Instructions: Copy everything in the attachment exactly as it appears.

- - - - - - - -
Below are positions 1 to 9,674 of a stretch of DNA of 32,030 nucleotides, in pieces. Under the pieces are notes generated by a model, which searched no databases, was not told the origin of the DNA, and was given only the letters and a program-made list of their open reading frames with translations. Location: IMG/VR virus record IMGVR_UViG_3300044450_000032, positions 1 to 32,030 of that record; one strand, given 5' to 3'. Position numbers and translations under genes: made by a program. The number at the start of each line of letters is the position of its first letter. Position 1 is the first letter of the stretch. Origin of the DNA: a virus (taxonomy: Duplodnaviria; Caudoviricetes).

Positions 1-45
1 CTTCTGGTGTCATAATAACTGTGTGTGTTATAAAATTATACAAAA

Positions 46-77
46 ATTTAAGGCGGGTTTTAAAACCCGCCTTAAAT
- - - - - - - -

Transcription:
Below are positions 1 to 9,674 of a stretch of DNA of 32,030 nucleotides, in pieces. Under the pieces are notes generated by a model, which searched no databases, was not told the origin of the DNA, and was given only the letters and a program-made list of their open reading frames with translations. Location: IMG/VR virus record IMGVR_UViG_3300044450_000032, positions 1 to 32,030 of that record; one strand, given 5' to 3'. Position numbers and translations under genes: made by a program. The number at the start of each line of letters is the position of its first letter. Position 1 is the first letter of the stretch. Origin of the DNA: a virus (taxonomy: Duplodnaviria; Caudoviricetes).

Positions 1-45
1 CTTCTGGTGTCATAATAACTGTGTGTGTTATAAAATTATACAAAA

Positions 46-77
46 ATTTAAGGCGGGTTTTAAAACCCGCCTTAAAT